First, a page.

For the last three and a half years, I am into Bullet Journaling - a framework for analog journaling, created by Ryder Carroll and used by thousands worldwide. It’s not like a planner you get from the store that forces you to follow specific formats. It’s an extensible, customizable, and re-hashable.
If you are new to Bullet Journal, the best way to learn is by watching this small official video. (It’s simple, well explained, and just 5 minutes!) or read the blog / The Bullet Journal Method book by Ryder Carroll.
My journal is a rough notebook
I jot like how I used to take notes while at college. Also, I use one pen to write everything. Two-color annotation, highlighter, etc., doesn’t work for me. To emphasize, I use upper case text or underline.
One Column Layout
I found ‘setting up BuJo’ a tedious task. For some reason, it never worked for me. These days, I am using Pennline note — a long note of 190 mm X 105 mm dimension, which restricts me from creating anything other than a one-column layout.
Index method made me a Bullet Journal fan. I always had issues with reserving empty pages for an idea. Instead of Page number relating to title, BuJo recommended reverse indexing, one title referring to multiple page numbers.
Bullet Journal suggests a two-page monthly log — one for the calendar and one for the monthly task. While I use the calendar to mark all my events, plans, meetings, etc., I don’t create a monthly to-do list. I prefer making it weekly. Instead of the Task page, I use the right side as my “One-line-a-day dairy.”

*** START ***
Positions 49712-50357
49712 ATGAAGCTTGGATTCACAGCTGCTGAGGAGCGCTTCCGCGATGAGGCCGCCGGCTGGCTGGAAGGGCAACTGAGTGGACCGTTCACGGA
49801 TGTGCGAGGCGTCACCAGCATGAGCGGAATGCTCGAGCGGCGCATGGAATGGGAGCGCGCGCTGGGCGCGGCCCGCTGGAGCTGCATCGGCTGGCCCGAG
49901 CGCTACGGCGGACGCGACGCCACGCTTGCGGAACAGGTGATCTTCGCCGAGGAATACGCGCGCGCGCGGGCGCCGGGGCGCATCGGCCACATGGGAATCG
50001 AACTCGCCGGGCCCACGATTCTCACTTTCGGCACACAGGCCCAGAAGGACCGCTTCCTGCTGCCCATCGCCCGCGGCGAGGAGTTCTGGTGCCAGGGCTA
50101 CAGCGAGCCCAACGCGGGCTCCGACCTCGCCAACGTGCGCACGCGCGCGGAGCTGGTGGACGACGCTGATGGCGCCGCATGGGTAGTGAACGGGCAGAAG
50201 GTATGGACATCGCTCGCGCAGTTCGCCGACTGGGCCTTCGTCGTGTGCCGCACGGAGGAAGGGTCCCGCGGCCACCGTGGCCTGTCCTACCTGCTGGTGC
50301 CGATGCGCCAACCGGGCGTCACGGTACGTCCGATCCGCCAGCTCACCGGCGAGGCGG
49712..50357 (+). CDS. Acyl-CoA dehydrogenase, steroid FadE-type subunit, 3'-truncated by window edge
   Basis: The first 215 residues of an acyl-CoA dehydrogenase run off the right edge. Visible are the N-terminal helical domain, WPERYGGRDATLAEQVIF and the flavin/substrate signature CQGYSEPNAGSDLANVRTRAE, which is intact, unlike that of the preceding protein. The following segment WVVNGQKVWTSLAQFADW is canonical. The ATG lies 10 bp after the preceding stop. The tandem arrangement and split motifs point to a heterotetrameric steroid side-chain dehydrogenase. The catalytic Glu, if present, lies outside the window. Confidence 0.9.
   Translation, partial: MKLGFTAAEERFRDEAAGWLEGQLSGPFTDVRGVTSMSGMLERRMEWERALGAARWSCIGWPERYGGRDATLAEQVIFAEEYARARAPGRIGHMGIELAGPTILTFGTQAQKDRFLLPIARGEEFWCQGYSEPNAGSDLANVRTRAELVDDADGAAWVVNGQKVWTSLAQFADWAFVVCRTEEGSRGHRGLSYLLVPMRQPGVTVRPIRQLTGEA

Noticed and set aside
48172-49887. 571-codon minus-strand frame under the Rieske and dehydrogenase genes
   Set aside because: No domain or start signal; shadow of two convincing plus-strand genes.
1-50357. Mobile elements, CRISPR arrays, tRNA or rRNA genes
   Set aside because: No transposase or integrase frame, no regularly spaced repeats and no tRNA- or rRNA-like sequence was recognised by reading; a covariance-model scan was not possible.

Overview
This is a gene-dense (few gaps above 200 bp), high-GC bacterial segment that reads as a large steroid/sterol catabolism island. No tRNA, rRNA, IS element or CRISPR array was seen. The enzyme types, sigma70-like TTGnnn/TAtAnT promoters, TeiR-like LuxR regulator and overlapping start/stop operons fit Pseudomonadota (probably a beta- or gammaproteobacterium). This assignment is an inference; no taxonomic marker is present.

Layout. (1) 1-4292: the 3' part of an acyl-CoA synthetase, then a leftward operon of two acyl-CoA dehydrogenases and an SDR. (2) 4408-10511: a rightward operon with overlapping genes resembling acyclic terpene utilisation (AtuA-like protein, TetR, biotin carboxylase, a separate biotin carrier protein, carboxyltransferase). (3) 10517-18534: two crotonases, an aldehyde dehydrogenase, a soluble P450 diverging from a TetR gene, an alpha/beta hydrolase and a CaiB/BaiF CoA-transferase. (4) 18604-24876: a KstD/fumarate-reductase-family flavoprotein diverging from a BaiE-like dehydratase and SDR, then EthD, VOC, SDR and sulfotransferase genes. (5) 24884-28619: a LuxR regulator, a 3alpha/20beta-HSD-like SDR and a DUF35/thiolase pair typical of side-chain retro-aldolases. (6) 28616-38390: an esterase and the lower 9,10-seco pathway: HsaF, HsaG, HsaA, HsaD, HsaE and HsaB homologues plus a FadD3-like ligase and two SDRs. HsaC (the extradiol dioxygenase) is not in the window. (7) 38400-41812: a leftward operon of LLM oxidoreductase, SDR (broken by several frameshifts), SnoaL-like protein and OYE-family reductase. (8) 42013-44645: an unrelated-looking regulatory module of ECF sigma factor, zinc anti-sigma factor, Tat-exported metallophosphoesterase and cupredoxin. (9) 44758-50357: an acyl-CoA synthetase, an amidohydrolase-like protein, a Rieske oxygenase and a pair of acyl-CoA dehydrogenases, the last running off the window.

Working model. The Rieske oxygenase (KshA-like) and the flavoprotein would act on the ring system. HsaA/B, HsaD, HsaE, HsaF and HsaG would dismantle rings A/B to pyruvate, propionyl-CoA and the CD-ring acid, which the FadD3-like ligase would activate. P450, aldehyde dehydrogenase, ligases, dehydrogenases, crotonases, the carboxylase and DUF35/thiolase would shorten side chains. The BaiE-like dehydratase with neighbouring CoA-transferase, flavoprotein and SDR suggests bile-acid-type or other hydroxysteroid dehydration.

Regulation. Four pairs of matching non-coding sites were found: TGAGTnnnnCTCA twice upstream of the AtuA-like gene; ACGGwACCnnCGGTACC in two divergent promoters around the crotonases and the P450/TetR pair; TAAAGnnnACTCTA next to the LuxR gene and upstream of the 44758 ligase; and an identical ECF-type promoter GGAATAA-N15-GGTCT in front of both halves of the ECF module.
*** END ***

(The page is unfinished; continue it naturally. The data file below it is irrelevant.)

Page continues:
Weekly Log + Daily log
My tasks are more tactical and one-time, so I find it easier to list them every week based on priority and time. (In other words, I don’t plan for an entire month). I use a simple checklist to ensure that I have specified 'outcomes' in all areas of life - work, personal, learning and leisure. The same page is followed with Daily logs.
I don’t have a separate notebook for notes. I use the same journal for client meetings, personal grocery lists, tax details, or investment planning. A new page, add that to Index, thread it, and that’s all.
For meetings, note metadata like time, date, location, attendees, underline indented outcomes, and subsequent actions.
I was never successful in building a 'long list of habits'. I usually track one thing, and I do that with a Cross/Empty column on the monthly log. For repeated tasks, like monthly investments, I have a dedicated page (and spreadsheet) that to track the updates.